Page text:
Water is one of the fundamental necessities of life so there is no supplement or replacement for water. I think we sometimes take water for granted and this would become evident if you ever find yourself without fresh drinking water. Going thirsty is not an enjoyable experience, especially extreme thirst. I was looking at our water storage container the other day and couldn’t help but wonder, “How long can water be stored before it goes bad?”
The length of time potable water can be stored safely ranges anywhere from a single day to indefinitely depending on how you are storing the water and the purity level of the water, to begin with. Clean water that is left in an open cup outside is likely to go bad (become contaminated) within 1-3 days. Water from your tap (assuming that it is clean enough to drink) that is stored in a sealed container can last up to 6 months or maybe longer, however, it may be a good idea to check and add a small amount of household chlorine bleach to purify the water (do not use bleach that has fresheners or scents). Purified water that is sealed in a food-grade container will last for a long time, 2 years, or even much longer.
The Estimate amount of time before clean water goes bad (becomes contaminated)
|Water Storage Type||Amount of time before contamination|
|Open cup||1-3 Days|
|Self-sealed container of clean tap water||6-12 months + (check regularly and replace)|
|Purified water sealed in a food-grade container||2 years + (if stored properly)|
Does stored water go bad?
If properly stored, water will not spoil. The contamination that gets into it is what actually makes water go bad. In theory, your water could store and stay good forever if you take the proper precautions by sealing and storing your water so that bacteria or other contaminants don’t get into it and cause it to go bad.
Let’s clear up something minor really quickly. Water itself doesn’t actually go bad. The truth is that it can and does become contaminated over time. Bacteria, Algae, and other Pathogens are often what contaminates water storage and causes it to “actually go bad”. This contamination can happen in many different ways to various degrees of severity.
Can water be stored indefinitely?
Potable drinking water can be stored indefinitely if stored properly in food-grade containers that are stored in a dark cool environment. Chemical treatments (including household bleach or iodine) can be used every 6 months to a year to keep the water potable. However, the best practice is to drain water storage, clean containers, and replace them with new potable water about every two years or sooner.
Containers, including food-safe plastic containers, leach chemicals into the water storage but haven’t shown to cause any serious health problems. However, if left in a hot environment like a garage or car in the summer the water will not taste very good and is at a higher risk of contamination.
How to Store water to prevent it from going bad
The Federal Emergency Management Agency (FEMA) recommends storing tap water in clean plastic, glass, enameled metal, or fiberglass containers. Once you have filled the container, it should be tightly sealed and stored in a dark, cool location.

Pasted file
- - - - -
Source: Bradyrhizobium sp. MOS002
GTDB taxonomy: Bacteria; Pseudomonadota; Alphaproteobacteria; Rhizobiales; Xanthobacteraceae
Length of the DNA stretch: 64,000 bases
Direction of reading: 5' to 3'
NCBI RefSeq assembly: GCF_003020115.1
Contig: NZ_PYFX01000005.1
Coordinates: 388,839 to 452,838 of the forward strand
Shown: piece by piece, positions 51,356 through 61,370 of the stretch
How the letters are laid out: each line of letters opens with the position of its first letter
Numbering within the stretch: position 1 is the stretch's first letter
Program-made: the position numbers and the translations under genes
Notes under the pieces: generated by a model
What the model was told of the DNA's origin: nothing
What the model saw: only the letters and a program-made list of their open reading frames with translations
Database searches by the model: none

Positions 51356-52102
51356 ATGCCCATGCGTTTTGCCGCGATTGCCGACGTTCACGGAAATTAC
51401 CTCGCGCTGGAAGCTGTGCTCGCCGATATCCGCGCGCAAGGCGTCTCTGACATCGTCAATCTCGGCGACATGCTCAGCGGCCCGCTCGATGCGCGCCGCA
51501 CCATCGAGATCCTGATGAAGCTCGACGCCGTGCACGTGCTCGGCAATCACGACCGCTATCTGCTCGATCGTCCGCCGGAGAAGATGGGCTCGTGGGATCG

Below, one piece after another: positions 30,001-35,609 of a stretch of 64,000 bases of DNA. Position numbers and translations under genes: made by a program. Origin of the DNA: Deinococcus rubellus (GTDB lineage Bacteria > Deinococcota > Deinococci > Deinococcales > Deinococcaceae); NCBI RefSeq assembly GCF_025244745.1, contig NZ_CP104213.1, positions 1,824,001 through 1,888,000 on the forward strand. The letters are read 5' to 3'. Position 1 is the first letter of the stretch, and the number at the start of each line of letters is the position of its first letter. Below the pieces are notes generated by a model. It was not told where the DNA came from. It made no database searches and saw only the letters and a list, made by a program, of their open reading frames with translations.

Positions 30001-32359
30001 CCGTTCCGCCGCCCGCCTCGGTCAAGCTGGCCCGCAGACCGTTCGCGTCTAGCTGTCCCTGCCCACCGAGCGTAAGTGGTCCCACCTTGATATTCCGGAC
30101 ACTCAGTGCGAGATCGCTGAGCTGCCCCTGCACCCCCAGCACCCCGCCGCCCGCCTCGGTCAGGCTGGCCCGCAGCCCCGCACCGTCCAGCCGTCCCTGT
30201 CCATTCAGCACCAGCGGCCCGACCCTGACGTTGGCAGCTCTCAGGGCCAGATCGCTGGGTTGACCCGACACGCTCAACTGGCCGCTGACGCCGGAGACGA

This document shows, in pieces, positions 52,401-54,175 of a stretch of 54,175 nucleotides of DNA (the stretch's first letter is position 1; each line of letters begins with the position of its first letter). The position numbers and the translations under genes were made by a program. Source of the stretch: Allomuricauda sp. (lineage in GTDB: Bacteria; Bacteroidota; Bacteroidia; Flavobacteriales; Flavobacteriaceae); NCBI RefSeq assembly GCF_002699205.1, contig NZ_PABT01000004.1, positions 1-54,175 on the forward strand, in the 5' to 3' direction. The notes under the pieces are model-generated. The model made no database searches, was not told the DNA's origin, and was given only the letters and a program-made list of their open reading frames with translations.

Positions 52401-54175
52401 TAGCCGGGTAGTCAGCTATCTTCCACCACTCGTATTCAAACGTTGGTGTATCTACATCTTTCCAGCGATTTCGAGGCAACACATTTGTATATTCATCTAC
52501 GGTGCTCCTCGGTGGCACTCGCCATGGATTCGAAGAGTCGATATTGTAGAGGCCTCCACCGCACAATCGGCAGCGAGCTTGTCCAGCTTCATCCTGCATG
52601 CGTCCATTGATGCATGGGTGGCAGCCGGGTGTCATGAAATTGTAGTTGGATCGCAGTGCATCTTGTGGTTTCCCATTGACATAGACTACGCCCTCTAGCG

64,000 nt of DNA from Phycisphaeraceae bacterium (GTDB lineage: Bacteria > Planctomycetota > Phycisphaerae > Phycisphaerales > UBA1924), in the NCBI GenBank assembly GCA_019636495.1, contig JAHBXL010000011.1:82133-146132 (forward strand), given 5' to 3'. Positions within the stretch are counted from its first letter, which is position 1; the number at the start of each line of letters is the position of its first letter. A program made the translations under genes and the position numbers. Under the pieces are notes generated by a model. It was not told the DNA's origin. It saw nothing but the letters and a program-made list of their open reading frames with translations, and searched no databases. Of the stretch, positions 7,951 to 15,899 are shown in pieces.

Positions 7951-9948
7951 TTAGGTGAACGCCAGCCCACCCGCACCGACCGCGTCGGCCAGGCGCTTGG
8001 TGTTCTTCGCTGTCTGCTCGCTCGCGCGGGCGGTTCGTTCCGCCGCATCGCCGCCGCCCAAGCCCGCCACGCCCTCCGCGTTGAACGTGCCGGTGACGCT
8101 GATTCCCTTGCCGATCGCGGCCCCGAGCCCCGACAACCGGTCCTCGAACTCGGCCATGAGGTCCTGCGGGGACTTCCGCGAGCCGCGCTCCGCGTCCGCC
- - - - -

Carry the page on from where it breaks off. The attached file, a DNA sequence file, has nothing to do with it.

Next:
Water storage conditions to prevent it from going bad include:
- Start with clean potable water
- Store in clean food-grade plastic, glass, enamel-lined metal, or fiberglass containers
- Tightly seal container to keep out light and chemicals (covering water storage with a tarp could be a good idea)
- Store up off of concrete, away from chemicals or anything that you wouldn’t want to leach into the water, and keep in a dark, cool location
How can you tell if your water has gone bad (become contaminated)?
Your water storage my be contaminated if
- It has a strange smell
- Is murky
- Developed a strange color
- Green algae growing in it
- Has floaties
Consciously make your best judgment call. Inspect your water storage about every 6 months to determine if it should be treated or replaced. If you are sure, it is simply best to dump out the old water, clean the container, and refill with clean water.
Use a Water Filter
Stored water that has become contaminated can be purified and made into drinking water again. I always keep a couple of new water purifiers accessible for any emergency situation. If I’m unsure of my water storage purity then I will definitely use a water purifier or purification method before drinking. I always keep a small water filtration straw and a larger water purifier accessible for any circumstance. In a go-bag and at home. It can be helpful in an emergency and you are unsure if your water storage has been contaminated or not.
I use a water filter when drinking from my water storage if I’m unsure of water contamination. I keep several of the below water filters in different locations so that I can easily have access to them whenever needed.
By far my favorite mini water filter straw is the Sawer mini straw (Check the price on Amazon). It is better than the Life Straw because it will filter up to 100,000 gallons of water and the Life Straw will only filter up to 1,000 gallons of water.
I also own a couple of Survivor Filter Pro – Hand Pump Water Filters (Check the price on Amazon). I like this hand pump filter the best for water storage because I can easily drop the receiving inlet hose in my water storage and pump out clean water without moving, tipping, or sticking my hand in the container.
Can you get sick from drinking old water?
You can get sick from drinking old water. However, the reason for getting sick is not because the water is old but because of Bacteria, Algae, and other Pathogens getting into the water source. So getting sick from drinking old water depends on how the water was stored and how clean it was in the first place more than how old it is.
For example, you are much more likely to get sick from drinking old water that has been sitting outside in an open cup or bottle for a couple of days than by drinking a sealed, unopened bottle of purified water that is a couple of years old.